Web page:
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November 22, 2021: COMPASSIONATE RELEASE and BOP COVID-19 BLOG




Quick Facts (Full BOP Stats can be found here) Currently positive-testing inmates: 105 (up from 95) Currently positive-testing staff: 259 (down from 263) Recovered inmates: 42,290 (down from 42,295) Recovered staff: 8,434 (up from 8414)


Institutions with the largest number of currently positive-testing inmates:

McKean FCI: 21 (up from 19)

Hazelton FCI: 6 (unchanged)

Butner FMC: 5 (unchanged)

Institutions with the largest number of currently positive-testing staff:

Florence ADMAX USP: 17 (unchanged)

Carswell FMC: 13 (unchanged)

McKean FCI: 13

System-wide testing results: Presently, BOP has 134,198 federal inmates in BOP-managed institutions and 14,928 in community-based facilities. Today's stats: Completed tests: 125,821 (up from 125,427) Positive tests: 41,982 (up from 41,976)


Total vaccine doses administered: 254,455 (up from 252,397)


Case Note: Drug defendant with long-haul COVID-19 symptoms released, without Government opposition, from one-year sentence for VOSR, following the commutation of related state court sentence...


In U.S. v. FOY JAMES CHANDLER, 2021 WL 5348667 (D. Or. Nov. 16, 2021) (Aiken, J.), without Government opposition the court granted sick, long-haul COVID-19 defendant compassionate release from his one year sentence for violating supervised release, after Oregon commuted related state sentence, explaining: "Before the Court is defendant Foy James Chandler's Unopposed Motion to Reduce Sentence Pursuant to 18 U.S.C. § 3582(c)(1)(A)(i) (Compassionate Release) (doc. 76). The Court held a hearing on November 16, 2021 and granted the motion for the following reasons. … On February 20, 2020, the Court revoked Mr. Chandler's supervised release, in part for committing new drug and unlawful possession of firearms offenses in Jackson County, Oregon. The Court also sentenced him to a 12-month term of imprisonment, to be served consecutively to his state sentences for those offenses. Mr. Chandler was in custody of the Oregon Department of Corrections for the worst of the COVID-19 pandemic. Eventually, due to Mr. Chandler's health conditions, the nature of his offense, the amount of his state sentence he had served, and his disciplinary record, Oregon Governor Kate Brown commuted his state sentence. Mr. Chandler was then transferred to the Custody of the Bureau of Prisons (“BOP”). He is now being held at Federal Detention Center (“FDC”) SeaTac and has a projected release date of March 20, 2022. Mr. Chandler is 54 years old and suffers from serious health conditions, including Stage 4 cirrhosis of the liver, Hepatitis C, esophageal varices, “ground glass” nodules in his lungs, and hypertension. He has become infected with COVID-19 twice and continues to suffer complications from COVID-related pneumonia. … Mr. Chandler asks the Court to reduce his sentence to time served and order him to reside in a residential reentry center. At the hearing, the United States Probation Office reported that they have determined that placement at the Northwest Regional Reentry Center (“NWRRC”) in Portland would be appropriate at this time, whether Mr. Chandler will transition back to Southern Oregon will be reevaluated later. … The Court agrees with the parties that Mr. Chandler's serious medical conditions, combined with the global COVID-19 pandemic and resulting lockdowns at BOP facilities, which prevent him from being able to engage in necessary self-care for his conditions, present extraordinary and compelling reasons to reduce his sentence. The Court also finds that the sentencing factors enumerated in 18 U.S.C. § 3553(a) weigh in favor of compassionate release, especially given the just over fourth-month sentence reduction that Mr. Chandler seeks. Based on these findings, Mr. Chandler is entitled to compassionate release under 18 U.S.C. § 3582(c)(1)(A)(i) and his motion (doc. 76) is GRANTED.”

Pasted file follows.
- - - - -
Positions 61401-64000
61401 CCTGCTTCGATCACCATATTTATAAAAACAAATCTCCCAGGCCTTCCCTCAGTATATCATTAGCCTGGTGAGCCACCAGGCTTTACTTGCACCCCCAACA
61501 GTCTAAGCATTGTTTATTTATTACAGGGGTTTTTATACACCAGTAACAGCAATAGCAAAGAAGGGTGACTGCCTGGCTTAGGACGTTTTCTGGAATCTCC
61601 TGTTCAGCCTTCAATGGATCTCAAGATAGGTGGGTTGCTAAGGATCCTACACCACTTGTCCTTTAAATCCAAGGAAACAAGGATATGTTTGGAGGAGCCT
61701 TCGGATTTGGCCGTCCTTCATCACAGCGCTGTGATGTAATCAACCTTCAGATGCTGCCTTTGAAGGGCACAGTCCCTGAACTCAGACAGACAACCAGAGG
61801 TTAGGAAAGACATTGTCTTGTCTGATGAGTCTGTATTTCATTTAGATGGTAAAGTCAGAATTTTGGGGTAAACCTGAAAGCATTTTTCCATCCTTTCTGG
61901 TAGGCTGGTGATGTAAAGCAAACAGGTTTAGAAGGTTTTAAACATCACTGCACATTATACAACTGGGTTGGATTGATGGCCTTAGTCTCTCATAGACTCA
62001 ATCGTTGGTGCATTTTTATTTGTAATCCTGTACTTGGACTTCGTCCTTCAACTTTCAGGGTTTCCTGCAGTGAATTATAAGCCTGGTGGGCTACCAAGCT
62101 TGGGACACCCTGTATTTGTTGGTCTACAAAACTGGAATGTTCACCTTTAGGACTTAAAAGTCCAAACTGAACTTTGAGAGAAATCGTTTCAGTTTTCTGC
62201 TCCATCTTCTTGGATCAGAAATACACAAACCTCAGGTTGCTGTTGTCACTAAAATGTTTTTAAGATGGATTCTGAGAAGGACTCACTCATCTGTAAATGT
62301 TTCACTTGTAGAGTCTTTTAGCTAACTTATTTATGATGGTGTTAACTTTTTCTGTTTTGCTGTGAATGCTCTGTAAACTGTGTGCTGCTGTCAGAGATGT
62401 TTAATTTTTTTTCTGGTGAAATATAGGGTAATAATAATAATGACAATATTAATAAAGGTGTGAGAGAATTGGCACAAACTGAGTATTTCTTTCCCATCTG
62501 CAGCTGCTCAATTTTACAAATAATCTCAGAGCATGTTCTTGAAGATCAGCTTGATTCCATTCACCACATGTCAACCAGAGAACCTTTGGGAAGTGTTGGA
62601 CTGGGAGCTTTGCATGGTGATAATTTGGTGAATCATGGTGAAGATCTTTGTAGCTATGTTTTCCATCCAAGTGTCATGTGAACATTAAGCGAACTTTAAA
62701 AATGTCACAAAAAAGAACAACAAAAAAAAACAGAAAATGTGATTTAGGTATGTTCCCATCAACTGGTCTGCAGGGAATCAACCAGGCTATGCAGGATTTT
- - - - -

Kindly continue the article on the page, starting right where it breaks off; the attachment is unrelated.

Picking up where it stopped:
Death Watch (Note: The BOP press website announces BOP COVID-related deaths here.) The BOP has identified no new COVID-19 fatality. Total inmate COVID-related deaths remain at 267. Ten of the inmate fatalities died while on home confinement. Staff deaths remain at 7.



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